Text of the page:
According to McKinsey, more than 40% of the companies surveyed do not talk to their end users during development. More than 50% admitted that they do not have a system for evaluating and setting goals for the results of the project teams. The drivers of a strong and consistent design environment identified in McKinsey's research require decisions and investments at the company's strategic level. Yet, seeing no connection between design and business goals, senior executives do not invest resources in design.
McKinsey’s findings show that top-quartile companies in design—and leading financial performers—excelled in four areas of design. And these four clusters of design actions showed the most correlation with improved financial performance:
- measuring and driving design performance with the same rigor as revenues
- breaking down internal walls between physical, digital and service design;
- making user-centric design everyone’s responsibility; and
- de-risking development by continually listening, testing and iterating with end users.
The McKinsey study further finds that top-quartile McKinsey Design Index (MDI) scorers increased their revenues and total returns to shareholders substantially faster than their industry counterparts did. In retail banking, the difference was 27% in revenue and 18% in TPS over a five-year period from 2013 to 2018.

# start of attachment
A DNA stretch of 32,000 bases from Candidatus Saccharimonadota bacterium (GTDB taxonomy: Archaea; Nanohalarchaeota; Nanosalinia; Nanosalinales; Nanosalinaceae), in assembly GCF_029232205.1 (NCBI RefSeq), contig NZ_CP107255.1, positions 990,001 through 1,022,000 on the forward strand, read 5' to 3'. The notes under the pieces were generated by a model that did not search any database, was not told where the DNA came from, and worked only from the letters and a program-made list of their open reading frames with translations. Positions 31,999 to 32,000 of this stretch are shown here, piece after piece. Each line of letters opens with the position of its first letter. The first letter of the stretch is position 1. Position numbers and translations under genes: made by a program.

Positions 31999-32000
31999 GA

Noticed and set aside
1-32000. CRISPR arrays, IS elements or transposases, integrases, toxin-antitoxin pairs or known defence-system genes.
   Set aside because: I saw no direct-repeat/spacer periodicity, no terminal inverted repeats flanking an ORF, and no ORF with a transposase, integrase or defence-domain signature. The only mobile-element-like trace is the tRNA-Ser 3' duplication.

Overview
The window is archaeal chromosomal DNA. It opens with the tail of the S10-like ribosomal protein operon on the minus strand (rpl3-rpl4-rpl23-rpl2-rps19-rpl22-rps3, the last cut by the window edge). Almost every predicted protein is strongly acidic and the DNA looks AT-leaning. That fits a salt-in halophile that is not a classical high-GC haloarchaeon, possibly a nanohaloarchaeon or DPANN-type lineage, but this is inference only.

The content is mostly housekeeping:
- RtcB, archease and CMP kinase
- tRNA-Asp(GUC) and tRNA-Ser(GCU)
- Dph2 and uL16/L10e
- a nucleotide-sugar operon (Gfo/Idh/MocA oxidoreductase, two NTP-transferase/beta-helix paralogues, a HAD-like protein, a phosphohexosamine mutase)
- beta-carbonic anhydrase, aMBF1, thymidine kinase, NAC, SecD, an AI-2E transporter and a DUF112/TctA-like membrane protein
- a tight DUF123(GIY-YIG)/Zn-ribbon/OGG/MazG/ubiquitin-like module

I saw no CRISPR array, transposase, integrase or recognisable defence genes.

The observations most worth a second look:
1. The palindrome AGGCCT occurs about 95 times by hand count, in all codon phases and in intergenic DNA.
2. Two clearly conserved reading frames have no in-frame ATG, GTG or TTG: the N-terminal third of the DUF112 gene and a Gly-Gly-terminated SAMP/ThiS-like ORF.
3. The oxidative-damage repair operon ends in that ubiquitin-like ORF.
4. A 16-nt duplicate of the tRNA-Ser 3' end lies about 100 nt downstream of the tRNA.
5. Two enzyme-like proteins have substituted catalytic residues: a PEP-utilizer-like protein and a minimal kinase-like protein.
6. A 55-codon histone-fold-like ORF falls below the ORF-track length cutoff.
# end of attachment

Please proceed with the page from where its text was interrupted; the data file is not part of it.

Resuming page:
Forrester research commissioned by Adobe also confirms design-led companies' business superiority because they have 1.5 times greater market share, competitive advantage and more satisfied and loyal clients than design laggards. Similar findings come from the Design Management Institute, which found that design-driven companies outperform S&P by 228% over ten years.
Risks of Low Design Maturity
Design maturity refers to the evolution of an organization's design capabilities and how well design is integrated into its processes, decision-making and strategy. The entry level of design maturity is characterized by a lack of strategic focus, ad hoc decision-making and a siloed approach to design.